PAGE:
The former head of a regional bank rescued by Chinese authorities this year is set to spend the rest of his life behind bars after a court convicted him of corruption and other crimes on Thursday.
Jiang Xiyun, former chairman of Hengfeng Bank, was sentenced to death with a two-year reprieve — a punishment usually commuted to life in prison after the reprieve — by a court in eastern Shandong province, where the troubled financial institution is based.
Jiang, who had been accused of embezzling about $110m, was also convicted of illegal destruction of financial documents, according to the Yantai Intermediate People’s Court.
Hengfeng was the largest of three regional banks rescued by Beijing authorities this year, with more than Rmb1.4tn ($200bn) in assets.
The first to fall, Baoshang Bank in Inner Mongolia, was controlled by Xiao Jianhua, a billionaire who was abducted from Hong Kong three years ago by Chinese authorities and smuggled back to the mainland. Officials are yet to comment officially on the charges Mr Xiao will face.
Baoshang’s rescue, funded by the central bank, spooked the country’s financial markets because creditors above a certain size will not get all of their money back.
The Chinese government forced larger state-controlled financial institutions to come to the rescue of Bank of Jinzhou in Liaoning province and Hengfeng.
China’s largest lender, Industrial and Commercial Bank of China, and two state-owned asset management companies, Cinda and Great Wall, took large stakes in Bank of Jinzhou.
Hengfeng’s rescue was led by Central Huijin Investment, a unit under China Investment Corp, Beijing’s sovereign wealth fund. Last week Hengfeng announced it would raise Rmb100bn ($14.3bn) in new capital, about 60 per cent of it from Central Huijin.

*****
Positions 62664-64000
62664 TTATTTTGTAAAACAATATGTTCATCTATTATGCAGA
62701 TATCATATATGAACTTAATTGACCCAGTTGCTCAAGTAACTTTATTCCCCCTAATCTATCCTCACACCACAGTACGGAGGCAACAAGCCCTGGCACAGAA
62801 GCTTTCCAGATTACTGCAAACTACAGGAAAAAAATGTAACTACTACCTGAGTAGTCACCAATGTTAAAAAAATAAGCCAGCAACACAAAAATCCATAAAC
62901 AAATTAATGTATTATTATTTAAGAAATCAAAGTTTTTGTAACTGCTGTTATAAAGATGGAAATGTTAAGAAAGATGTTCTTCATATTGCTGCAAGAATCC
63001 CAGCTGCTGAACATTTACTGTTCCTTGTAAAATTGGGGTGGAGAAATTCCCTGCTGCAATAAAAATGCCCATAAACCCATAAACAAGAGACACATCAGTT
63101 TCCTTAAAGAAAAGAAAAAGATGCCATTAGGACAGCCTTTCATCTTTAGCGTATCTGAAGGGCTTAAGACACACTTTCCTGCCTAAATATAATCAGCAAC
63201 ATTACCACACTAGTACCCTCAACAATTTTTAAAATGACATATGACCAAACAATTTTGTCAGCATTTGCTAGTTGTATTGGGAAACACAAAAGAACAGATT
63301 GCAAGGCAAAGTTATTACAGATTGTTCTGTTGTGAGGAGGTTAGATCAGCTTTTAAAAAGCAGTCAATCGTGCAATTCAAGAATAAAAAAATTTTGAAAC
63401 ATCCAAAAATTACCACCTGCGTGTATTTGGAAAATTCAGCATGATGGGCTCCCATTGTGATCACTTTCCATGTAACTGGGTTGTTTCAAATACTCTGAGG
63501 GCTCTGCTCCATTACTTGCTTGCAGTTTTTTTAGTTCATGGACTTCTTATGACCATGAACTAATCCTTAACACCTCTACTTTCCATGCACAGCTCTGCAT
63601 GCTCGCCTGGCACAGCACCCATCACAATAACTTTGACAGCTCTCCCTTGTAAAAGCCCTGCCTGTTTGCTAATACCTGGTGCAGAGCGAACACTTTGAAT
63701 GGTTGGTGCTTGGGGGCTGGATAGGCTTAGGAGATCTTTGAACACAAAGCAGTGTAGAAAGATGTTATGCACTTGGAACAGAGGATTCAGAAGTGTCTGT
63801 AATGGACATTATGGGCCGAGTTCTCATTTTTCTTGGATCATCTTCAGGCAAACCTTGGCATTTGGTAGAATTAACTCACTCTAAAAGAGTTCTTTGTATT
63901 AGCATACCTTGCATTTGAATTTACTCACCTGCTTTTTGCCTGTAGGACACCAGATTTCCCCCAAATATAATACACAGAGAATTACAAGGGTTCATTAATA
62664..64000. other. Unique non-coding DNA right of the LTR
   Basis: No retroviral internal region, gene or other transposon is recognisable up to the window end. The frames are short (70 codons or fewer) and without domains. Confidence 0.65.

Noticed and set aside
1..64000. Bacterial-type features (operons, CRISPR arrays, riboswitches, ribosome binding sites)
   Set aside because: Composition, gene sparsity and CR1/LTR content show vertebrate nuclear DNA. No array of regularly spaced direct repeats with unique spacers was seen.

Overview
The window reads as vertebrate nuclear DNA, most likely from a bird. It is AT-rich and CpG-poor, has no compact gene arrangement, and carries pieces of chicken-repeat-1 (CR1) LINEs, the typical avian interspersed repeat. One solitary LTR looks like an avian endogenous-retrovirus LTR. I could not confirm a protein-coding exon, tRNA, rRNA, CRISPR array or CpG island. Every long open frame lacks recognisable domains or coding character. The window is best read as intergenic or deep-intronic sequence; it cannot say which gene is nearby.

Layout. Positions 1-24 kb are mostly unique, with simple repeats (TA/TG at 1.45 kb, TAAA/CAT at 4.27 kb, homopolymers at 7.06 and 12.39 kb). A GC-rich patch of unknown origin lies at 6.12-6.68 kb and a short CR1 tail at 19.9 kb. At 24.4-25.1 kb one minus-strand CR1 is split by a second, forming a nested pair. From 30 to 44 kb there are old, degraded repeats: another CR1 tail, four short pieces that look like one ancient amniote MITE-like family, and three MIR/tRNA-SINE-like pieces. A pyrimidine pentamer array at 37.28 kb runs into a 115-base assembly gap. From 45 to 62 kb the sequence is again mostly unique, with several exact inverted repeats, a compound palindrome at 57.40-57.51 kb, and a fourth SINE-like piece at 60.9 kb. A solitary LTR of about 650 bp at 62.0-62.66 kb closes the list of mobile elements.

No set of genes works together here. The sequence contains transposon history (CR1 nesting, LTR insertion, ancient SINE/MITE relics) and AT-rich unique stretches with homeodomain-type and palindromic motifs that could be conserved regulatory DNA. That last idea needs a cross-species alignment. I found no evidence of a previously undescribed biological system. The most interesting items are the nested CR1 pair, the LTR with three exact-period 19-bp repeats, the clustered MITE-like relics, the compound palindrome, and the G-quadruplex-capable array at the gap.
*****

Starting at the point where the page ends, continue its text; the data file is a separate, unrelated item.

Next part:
Singapore’s Union Overseas Bank, which previously had a 13 per cent stake in Hengfeng according to Reuters, took less than 2 per cent of the new placement, diluting its shareholding.
Yi Gang, China’s central bank governor, warned in September that shareholders in institutions such as Hengfeng, which undertook huge expansions at the beginning of the decade, “must be responsible for the actions of their banks . . . and need to have the ability to identify risks”.
Despite such warnings and the seemingly harsh sentence for Jiang, Chen Long, partner at Beijing-based research firm Plenum, said death sentences with two-year reprieves were typical in corruption cases involving similar amounts of money. “It is unusual to see death penalties [carried out] these days,” he added
The rescues of Hengfeng, Baoshang and Bank of Jinzhou have raised concerns about the potential frailty of China’s banking system, especially as Beijing continues to crack down on what it views as risky financing channels previously tapped by regional banks and private sector companies.